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China admits human rights shortcomings

China has admitted shortcomings at a UN Human Rights Council review in Geneva. Rights advocates continue to rebuke Beijing for arresting dissidents, suppressing ethnic minorities and widespread use of the death penalty.

A Chinese envoy told the 47-member UN council on Tuesday that China had "many difficulties" in promoting human rights. Wu Hailong said reducing poverty was the priority among China's 1.3 billion people.

Hours before the council began its four-yearly review of China's rights record, Tibetan activists slipped past guards at Geneva's Palais des Nations and unfurled a banner reading: "China fails human rights in Tibet – UN stand up for Tibet." They also displayed a mock head (pictured above) of China's new president Xi Jinping.

China faces persistent criticism, mainly from Western countries, for repression, including crackdowns on Tibetans and Muslim Uighurs in the western Xinjiang region.

Wu, a special envoy for China's foreign ministry, claimed in his speech that the Chinese government "ensures that minority ethnic groups in China enjoy extensive human rights."

'Many difficulties'

"We are soberly aware that China still faces many difficulties and challenges in promoting and protecting human rights," Wu added.

Wu Hailong, special envoy of China's foreign ministry, addresses the Human Rights Council Universal Periodic Review session at the European headquarters of the United Nations in Geneva October 22, 2013. The 17th session of the Human Rights Council's Universal Periodic Review (UPR) Working Group will be held in Geneva from October 21 to November 1, during which 15 states are scheduled to have their human rights records examined under this mechanism. REUTERS/Denis Balibouse (SWITZERLAND - Tags: POLITICS)

China envoy Wu admits 'difficulties'

The non-binding review process - led by Poland, Sierra Leone and the United Arab Emirates – also focused on the failure of China's parliament to ratify the International Covenant on Civil and Political Rights (ICCPR).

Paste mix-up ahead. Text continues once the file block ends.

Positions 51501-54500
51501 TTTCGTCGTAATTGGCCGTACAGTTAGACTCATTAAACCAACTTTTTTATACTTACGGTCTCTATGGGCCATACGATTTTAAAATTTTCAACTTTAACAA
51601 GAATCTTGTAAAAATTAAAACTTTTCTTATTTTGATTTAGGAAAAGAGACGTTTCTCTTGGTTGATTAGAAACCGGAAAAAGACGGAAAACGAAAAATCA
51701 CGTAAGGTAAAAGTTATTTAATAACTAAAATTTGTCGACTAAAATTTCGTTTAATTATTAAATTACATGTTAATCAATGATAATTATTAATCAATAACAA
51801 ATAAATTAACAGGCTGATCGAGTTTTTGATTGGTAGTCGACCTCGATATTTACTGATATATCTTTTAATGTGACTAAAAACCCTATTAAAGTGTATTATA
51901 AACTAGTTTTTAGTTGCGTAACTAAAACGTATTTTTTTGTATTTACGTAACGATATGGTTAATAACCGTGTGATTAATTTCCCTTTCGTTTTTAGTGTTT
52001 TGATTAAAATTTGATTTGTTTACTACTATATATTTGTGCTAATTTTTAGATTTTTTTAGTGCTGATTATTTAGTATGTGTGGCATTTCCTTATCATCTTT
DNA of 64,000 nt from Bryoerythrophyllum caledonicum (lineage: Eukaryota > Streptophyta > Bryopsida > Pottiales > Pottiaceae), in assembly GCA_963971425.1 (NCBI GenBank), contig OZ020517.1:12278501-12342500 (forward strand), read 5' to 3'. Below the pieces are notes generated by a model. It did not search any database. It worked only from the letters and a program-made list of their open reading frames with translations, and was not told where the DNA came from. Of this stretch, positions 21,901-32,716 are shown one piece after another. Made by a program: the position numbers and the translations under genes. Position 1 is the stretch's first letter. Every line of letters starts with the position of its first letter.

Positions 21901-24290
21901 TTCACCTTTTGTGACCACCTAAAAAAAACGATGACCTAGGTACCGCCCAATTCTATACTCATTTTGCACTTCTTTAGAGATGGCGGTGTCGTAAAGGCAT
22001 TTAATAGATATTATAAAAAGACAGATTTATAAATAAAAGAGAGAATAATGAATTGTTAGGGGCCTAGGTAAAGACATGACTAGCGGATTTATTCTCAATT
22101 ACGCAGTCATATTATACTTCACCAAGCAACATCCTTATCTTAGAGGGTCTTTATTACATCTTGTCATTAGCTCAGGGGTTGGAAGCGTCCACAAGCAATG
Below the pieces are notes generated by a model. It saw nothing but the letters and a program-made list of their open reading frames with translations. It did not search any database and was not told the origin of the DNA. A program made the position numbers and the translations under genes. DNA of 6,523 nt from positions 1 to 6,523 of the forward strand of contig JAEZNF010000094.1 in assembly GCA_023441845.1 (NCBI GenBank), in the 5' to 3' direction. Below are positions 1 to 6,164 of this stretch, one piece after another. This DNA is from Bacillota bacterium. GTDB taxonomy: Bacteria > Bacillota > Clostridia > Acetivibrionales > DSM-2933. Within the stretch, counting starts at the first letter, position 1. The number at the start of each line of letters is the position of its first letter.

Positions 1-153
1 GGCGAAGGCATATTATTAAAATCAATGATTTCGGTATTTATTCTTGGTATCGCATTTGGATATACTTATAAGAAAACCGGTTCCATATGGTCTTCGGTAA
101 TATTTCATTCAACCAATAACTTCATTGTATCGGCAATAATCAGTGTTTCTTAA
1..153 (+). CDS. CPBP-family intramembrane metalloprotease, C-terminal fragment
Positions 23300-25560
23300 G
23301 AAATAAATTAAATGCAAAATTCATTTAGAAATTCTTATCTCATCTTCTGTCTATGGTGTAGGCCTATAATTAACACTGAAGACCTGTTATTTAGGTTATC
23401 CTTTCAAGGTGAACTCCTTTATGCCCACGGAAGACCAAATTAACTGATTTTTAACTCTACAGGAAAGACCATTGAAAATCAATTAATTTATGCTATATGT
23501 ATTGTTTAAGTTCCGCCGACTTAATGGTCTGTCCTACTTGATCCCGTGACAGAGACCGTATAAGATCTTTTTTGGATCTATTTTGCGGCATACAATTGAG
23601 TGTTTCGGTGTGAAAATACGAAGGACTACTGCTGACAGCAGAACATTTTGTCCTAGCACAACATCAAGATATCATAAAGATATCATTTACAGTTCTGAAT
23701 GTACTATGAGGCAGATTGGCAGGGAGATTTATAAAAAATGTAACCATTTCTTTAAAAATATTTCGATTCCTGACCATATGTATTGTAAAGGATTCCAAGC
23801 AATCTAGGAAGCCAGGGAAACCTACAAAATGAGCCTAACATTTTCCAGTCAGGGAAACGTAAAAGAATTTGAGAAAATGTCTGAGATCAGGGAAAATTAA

China signed it in 1998 but its parliament never ratified the treaty which stresses freedom of religion, assembly and speech.

The review is the first since President Xi Jinping took office in March.

'Backwards,' says critic

Prominent rights lawyer Mo Shaoping said Xi had "definitely taken the country backwards on human rights."

Chinese authorities recently detained at least 16 activists who had demanded that officials publicly disclose their wealth.

Last week, police arrested an influential blogger and a cartoonist in a crackdown on online "rumor-mongering." Rights groups say hundreds of have been arrested since August on similar charges.

'Abolish' death penalty

British ambassador Karen Pierce called on China to further reduce the number of crimes carrying the death penalty.

German Ambassador Hanns Schumacher also urged China to "publish figures on death verdicts" and spur public debate in China toward "abolition" of capital punishment.

China must continue to reform its criminal justice system, in particular to abolish the Reeducation through Labor system, Schumacher added.

China puts around 4,000 people to death every year, according to the US campaign group the Dui Hua Foundation.

Chinese state media on Tuesday said China had convicted nearly 150,000 people for corruption since 2008.

ipj/dr (Reuters, AP, AFP)